Book Review: The Renewing of the Mind Project

Renewing the MindI first became aware of The Renewing of the Mind Project by Barb Raveling through my friend Kim’s blog. She had also introduced me to two of Barb’s other books which I reviewed together last year: I Deserve a Donut (And Other Lies That Make You Eat) and Taste For Truth: A 30 Day Weight Loss Bible Study.

Barb begins with her testimony of the joy she found when she became a believer in Christ and the changes He worked in her heart and life. After a while, though, she “left her first love” and began skipping her quiet times with her Bible and prayer. She’d make resolutions and minor changes, but the same bad habits kept resurfacing. She knew only God could change her, and she prayed for that and waited, but nothing really happened. Finally she realized Romans 12:1-2 about being “transformed by the renewing of your mind” had an expectation for her. It is God who does the changing, not our self-will or self efforts, but He does expect us to learn the truth He has given us in His Word and apply it.

She expands on this in Chapter 3, “Just Say ‘No’ to Sin?” She brings up God’s commands to the Israelites to walk around the walls of Jericho a certain number of times for a certain number of days. She points out that it was definitely God who brought the walls down, yet He required this action and obedience on their part. She notes that though Jesus won the “ultimate victory…conquered sin through His death and resurrection, and we’re already new creatures if we’re His children through faith (2 Corinthians 5:15-21, Romans 6:4-11),” there are still things He “tells us to do after we’re saved, if we want to be transformed” (p. 13). Things like “Fight with spiritual weapons (Ephesians 6:10-18); “Take your thoughts captive to the truth” (2 Corinthians 10:3-5);  Abide in Jesus (John 15:1-5); Abide in God’s Word (John 8:31-32); Walk by the Spirit (Galatians 5:16-25)” (p. 13), among others.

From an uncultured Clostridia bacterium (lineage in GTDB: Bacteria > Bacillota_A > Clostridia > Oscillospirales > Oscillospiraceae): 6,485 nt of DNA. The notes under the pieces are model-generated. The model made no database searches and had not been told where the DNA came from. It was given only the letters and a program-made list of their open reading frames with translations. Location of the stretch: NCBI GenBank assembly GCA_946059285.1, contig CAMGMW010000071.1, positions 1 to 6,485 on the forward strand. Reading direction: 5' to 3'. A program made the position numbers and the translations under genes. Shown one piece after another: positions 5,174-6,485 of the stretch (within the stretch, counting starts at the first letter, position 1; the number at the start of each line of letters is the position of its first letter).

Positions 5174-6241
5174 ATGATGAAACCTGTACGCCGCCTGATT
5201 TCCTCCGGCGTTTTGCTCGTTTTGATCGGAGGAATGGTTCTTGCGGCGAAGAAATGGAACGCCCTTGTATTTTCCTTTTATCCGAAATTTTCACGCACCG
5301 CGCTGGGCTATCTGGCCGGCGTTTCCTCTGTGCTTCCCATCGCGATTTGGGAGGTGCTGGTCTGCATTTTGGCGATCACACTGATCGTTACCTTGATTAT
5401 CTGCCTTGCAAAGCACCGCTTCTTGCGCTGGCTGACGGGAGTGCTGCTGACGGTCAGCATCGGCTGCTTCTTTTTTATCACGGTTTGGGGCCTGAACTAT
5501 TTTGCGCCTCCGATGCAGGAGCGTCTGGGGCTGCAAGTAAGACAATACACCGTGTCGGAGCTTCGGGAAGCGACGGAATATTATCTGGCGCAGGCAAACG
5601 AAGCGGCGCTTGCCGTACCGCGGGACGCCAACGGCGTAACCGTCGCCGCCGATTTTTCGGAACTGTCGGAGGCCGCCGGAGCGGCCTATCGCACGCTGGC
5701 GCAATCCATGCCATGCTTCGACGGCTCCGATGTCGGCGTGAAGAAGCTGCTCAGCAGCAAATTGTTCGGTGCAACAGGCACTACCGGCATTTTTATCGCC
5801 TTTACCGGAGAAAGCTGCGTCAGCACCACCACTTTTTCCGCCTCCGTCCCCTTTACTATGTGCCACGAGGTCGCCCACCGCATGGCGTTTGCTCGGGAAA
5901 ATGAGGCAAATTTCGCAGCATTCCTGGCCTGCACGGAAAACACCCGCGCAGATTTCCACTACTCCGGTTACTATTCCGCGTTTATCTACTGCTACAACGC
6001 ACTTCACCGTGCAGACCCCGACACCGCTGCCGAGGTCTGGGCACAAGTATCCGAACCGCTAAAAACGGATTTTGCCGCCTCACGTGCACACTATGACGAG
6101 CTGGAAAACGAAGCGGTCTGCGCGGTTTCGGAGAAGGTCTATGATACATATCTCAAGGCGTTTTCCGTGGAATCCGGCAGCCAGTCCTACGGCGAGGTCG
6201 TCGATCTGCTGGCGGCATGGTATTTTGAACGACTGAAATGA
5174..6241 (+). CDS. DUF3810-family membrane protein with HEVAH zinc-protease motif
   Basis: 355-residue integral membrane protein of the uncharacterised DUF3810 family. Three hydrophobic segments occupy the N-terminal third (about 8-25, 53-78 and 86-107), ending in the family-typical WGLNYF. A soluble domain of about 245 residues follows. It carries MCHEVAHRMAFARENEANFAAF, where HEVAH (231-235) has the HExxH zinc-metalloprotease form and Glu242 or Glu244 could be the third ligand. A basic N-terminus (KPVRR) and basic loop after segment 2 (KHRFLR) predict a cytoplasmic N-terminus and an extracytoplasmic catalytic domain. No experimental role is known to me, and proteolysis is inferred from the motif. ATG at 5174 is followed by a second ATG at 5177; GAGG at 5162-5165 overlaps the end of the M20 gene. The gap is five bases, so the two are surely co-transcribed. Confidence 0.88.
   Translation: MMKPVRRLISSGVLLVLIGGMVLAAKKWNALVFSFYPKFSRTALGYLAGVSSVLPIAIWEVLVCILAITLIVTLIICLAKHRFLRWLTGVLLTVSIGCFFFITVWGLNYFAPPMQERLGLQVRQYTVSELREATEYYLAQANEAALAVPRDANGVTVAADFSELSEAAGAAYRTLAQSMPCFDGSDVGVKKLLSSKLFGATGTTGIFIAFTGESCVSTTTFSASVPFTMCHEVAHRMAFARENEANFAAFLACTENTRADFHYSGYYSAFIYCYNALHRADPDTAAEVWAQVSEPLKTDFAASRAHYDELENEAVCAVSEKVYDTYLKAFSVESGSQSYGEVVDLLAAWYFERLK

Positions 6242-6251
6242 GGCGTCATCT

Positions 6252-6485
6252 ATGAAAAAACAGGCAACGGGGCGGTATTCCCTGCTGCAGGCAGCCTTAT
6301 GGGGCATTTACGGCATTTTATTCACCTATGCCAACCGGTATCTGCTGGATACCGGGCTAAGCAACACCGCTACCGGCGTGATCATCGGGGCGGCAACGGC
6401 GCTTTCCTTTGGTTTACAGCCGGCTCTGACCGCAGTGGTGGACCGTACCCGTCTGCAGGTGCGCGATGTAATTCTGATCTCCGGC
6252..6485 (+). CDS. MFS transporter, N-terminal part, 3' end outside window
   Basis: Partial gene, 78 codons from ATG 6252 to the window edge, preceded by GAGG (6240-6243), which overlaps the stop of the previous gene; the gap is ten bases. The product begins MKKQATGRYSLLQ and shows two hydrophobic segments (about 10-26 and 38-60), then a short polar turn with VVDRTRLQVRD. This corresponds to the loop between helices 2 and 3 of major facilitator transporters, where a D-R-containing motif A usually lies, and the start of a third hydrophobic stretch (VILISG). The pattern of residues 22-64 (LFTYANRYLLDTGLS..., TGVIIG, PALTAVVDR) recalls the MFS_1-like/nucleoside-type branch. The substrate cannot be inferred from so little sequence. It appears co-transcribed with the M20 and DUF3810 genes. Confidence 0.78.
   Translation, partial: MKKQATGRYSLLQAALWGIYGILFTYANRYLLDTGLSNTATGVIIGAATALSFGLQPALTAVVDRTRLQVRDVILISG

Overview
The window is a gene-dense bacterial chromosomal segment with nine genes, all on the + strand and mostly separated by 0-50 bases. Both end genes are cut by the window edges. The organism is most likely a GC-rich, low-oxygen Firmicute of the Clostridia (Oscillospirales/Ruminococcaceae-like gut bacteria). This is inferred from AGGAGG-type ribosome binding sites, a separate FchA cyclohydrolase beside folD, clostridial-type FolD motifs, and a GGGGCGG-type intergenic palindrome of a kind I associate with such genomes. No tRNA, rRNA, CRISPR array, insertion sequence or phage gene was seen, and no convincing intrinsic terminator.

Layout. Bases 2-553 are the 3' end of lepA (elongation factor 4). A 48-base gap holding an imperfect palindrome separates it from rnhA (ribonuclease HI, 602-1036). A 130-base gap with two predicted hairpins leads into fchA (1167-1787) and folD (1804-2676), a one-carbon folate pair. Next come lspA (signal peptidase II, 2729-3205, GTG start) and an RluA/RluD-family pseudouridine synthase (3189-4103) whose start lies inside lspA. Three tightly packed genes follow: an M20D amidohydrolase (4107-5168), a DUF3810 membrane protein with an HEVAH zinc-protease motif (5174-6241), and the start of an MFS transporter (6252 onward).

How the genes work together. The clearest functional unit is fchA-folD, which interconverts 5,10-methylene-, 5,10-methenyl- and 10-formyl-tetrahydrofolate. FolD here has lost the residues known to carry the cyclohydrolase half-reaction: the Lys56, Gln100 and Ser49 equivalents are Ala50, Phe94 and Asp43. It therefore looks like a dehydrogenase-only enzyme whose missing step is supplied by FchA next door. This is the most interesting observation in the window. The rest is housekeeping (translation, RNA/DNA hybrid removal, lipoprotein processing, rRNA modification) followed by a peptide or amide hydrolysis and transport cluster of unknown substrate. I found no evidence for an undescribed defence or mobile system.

Do you see what an active role God asks us to play in the transformation process?…[This] list requires all kinds of effort. But there is a problem: the word effort is a no-no in the church today. People mistakenly think that if we talk about effort, suddenly we’re not believing in salvation by grace through faith, and we’re going all legalistic. Nothing could be further from the truth (p. 13).

Barb shares a couple of clarifications:

Don’t make the mistake of thinking [transformation] is the easy three-step plan to fix up your life. It’s not. Instead, it’s a way of life. A continual taking off lies and putting on truth in order to break free from our sins, bad habits, and negative emotions so we can love God and others better (p. 6)

We’re not starting from a point of having to measure up to be acceptable to God. We’re starting from a point of already being accepted by God if we’re His children through faith (Ephesians 2:4-9). This gives us a secure foundation. We can rest in His love and walk hand in hand with Him, working on this project together (p. 7).

[God] sees things right now in your life that He’d like to change. Not because He’s a demanding perfectionist who’s disgusted with you. But because He’s a loving Father who cares about you and also about the people you interact with each day. So as you look at your weaknesses, look at them from the comfort and safety of your Father’s arms. knowing that He’s looking at them with you, but through eyes of grace and love and a desire to help (p. 8).

She shares another motive for transformation: God wants us to “lay down our lives to love God and others well. The more we stay stuck in our sins and negative emotions like worry, anger, and insecurity, the harder it is to do that” (p. 14).